Coronavirus (COVID-19): international policing responses - part 1 - during lockdown
This review (part 1) considers international policing approaches and responses to policing the lockdown, up to the 7 May 2020.
- No real lockdown in place, only guidelines around social distancing and a ban on public gatherings with more than 50 participants
- Although the Swedish police did not have a strong role in enforcing lockdown, they have had an important role identifying where large gatherings posed a risk
- Anyone who organises an event that violates the ban may be fined or jailed for a maximum of six months
- Social distancing is being encouraged through innovative and creative ways
Unlike the rest of Europe, Sweden has decided against enforcing a lockdown, with restaurants, bars, and clubs remaining open. Customers need to be kept at a safe distance from each other. Businesses which do not comply with the regulations can be ordered to close.
While non-essential travel is banned, people have no limit on how many times they can leave their homes. Restrictions include a ban on public events of more than 50 people, a ban on visits to elderly care homes, and recommendations to close schools for over-16s and universities. Employees have been asked to work from home if possible. The police can cancel or dissolve a public gathering or public event with more than 50 participants. Anyone who organises an event that violates the ban may be fined or jailed for a maximum of six months.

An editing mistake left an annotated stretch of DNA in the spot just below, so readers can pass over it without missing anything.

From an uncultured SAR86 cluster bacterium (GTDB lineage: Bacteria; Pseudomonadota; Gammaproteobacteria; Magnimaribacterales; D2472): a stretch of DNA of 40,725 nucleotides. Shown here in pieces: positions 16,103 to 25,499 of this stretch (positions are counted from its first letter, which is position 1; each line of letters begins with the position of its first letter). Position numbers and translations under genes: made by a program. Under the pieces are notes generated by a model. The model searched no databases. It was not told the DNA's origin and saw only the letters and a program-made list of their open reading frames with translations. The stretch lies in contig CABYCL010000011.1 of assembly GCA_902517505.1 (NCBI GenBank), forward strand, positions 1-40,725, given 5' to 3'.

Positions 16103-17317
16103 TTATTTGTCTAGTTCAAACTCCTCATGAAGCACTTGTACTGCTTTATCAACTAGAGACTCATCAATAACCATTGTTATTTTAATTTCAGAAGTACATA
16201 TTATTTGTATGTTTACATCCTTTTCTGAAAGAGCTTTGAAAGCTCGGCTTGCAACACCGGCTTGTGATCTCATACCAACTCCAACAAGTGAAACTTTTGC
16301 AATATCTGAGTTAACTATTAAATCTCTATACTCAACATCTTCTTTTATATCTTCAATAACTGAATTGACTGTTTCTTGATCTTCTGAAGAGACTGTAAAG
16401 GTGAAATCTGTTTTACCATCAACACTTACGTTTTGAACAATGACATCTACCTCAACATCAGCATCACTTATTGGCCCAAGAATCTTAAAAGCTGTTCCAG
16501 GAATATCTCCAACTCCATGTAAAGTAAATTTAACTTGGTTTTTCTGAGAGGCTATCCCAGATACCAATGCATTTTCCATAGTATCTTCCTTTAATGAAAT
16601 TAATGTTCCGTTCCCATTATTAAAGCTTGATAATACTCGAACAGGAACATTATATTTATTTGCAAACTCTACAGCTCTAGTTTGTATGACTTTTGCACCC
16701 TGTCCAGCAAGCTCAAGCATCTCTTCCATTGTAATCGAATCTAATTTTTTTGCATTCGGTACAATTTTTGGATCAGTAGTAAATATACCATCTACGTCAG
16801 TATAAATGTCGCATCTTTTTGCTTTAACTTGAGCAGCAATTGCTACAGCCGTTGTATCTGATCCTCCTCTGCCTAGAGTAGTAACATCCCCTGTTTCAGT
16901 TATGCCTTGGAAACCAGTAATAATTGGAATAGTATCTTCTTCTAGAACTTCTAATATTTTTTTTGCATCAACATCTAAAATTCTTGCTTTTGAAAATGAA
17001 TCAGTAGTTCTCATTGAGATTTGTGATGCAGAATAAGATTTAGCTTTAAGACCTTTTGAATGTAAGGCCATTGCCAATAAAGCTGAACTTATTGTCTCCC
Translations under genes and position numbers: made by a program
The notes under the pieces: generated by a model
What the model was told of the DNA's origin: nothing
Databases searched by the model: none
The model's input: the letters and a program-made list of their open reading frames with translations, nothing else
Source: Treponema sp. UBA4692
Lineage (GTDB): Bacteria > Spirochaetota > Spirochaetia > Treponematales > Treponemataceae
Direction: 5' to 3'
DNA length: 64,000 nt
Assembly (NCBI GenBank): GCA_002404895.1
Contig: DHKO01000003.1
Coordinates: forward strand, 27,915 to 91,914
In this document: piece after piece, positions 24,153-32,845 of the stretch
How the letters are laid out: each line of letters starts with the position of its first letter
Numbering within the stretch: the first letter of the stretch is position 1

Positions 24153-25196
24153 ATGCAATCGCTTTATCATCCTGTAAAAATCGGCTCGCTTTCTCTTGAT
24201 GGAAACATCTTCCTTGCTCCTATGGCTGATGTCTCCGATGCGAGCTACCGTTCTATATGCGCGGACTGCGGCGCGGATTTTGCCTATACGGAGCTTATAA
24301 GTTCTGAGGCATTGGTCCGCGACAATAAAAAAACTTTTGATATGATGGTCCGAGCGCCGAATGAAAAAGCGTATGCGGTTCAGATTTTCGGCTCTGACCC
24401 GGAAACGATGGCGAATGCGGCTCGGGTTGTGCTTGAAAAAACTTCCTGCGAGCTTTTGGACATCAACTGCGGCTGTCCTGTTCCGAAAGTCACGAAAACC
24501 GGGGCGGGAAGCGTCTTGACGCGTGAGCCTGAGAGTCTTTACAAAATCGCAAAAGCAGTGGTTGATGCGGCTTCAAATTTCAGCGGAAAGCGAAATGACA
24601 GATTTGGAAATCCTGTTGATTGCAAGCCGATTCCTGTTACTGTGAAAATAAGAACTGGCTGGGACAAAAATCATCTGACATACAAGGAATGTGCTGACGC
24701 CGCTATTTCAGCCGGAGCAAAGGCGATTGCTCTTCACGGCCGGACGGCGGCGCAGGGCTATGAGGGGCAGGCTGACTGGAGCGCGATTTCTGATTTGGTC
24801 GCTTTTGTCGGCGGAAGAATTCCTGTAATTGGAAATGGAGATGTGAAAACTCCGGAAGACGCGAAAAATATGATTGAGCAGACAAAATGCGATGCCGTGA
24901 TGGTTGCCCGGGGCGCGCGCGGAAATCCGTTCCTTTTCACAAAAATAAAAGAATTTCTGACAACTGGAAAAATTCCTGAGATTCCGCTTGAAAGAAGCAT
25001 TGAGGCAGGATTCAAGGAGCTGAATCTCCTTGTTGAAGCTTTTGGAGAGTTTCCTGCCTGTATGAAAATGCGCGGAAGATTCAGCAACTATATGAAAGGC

There have been reports of social distancing being encouraged in innovative and unusual ways, with the city of Lund dumping a tonne of chicken manure in its central park in a bid to deter residents from gathering there for traditional celebrations on 30 April.
Sweden has imposed a ban on foreigners trying to enter the country, with the exception of certain categories of key workers and of foreigners who are residents or have Swedish citizenship - as of 17 April, 60 foreigners had been stopped at the border.
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